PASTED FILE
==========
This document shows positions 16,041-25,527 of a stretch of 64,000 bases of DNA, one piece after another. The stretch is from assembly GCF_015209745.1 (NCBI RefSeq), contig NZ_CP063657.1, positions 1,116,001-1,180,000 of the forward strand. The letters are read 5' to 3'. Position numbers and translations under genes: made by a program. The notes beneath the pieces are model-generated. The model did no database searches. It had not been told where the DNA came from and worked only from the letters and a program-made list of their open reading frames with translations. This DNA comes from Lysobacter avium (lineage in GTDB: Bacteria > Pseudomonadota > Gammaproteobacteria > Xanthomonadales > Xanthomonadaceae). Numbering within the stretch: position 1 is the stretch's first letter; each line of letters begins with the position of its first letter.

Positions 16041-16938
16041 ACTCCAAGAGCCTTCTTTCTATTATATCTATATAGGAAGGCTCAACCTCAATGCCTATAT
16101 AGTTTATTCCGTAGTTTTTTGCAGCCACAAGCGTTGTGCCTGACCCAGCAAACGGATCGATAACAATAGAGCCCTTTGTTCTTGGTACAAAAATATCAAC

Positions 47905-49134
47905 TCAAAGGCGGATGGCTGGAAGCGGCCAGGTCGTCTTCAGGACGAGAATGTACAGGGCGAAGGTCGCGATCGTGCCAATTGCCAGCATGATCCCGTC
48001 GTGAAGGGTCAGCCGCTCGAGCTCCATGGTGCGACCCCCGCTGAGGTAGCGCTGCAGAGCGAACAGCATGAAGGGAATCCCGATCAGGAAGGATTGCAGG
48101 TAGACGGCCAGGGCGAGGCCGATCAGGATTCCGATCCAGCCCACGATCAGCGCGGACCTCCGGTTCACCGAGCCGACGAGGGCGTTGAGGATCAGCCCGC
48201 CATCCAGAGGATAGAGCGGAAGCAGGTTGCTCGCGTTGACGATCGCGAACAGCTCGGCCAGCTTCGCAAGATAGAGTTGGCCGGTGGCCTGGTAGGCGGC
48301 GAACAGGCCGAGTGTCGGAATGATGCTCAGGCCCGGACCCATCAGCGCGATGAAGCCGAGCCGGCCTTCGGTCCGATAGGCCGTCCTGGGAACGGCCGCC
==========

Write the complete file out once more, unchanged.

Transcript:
This document shows positions 16,041-25,527 of a stretch of 64,000 bases of DNA, one piece after another. The stretch is from assembly GCF_015209745.1 (NCBI RefSeq), contig NZ_CP063657.1, positions 1,116,001-1,180,000 of the forward strand. The letters are read 5' to 3'. Position numbers and translations under genes: made by a program. The notes beneath the pieces are model-generated. The model did no database searches. It had not been told where the DNA came from and worked only from the letters and a program-made list of their open reading frames with translations. This DNA comes from Lysobacter avium (lineage in GTDB: Bacteria > Pseudomonadota > Gammaproteobacteria > Xanthomonadales > Xanthomonadaceae). Numbering within the stretch: position 1 is the stretch's first letter; each line of letters begins with the position of its first letter.

Positions 16041-16938
16041 ACTCCAAGAGCCTTCTTTCTATTATATCTATATAGGAAGGCTCAACCTCAATGCCTATAT
16101 AGTTTATTCCGTAGTTTTTTGCAGCCACAAGCGTTGTGCCTGACCCAGCAAACGGATCGATAACAATAGAGCCCTTTGTTCTTGGTACAAAAATATCAAC

Positions 47905-49134
47905 TCAAAGGCGGATGGCTGGAAGCGGCCAGGTCGTCTTCAGGACGAGAATGTACAGGGCGAAGGTCGCGATCGTGCCAATTGCCAGCATGATCCCGTC
48001 GTGAAGGGTCAGCCGCTCGAGCTCCATGGTGCGACCCCCGCTGAGGTAGCGCTGCAGAGCGAACAGCATGAAGGGAATCCCGATCAGGAAGGATTGCAGG
48101 TAGACGGCCAGGGCGAGGCCGATCAGGATTCCGATCCAGCCCACGATCAGCGCGGACCTCCGGTTCACCGAGCCGACGAGGGCGTTGAGGATCAGCCCGC
48201 CATCCAGAGGATAGAGCGGAAGCAGGTTGCTCGCGTTGACGATCGCGAACAGCTCGGCCAGCTTCGCAAGATAGAGTTGGCCGGTGGCCTGGTAGGCGGC
48301 GAACAGGCCGAGTGTCGGAATGATGCTCAGGCCCGGACCCATCAGCGCGATGAAGCCGAGCCGGCCTTCGGTCCGATAGGCCGTCCTGGGAACGGCCGCC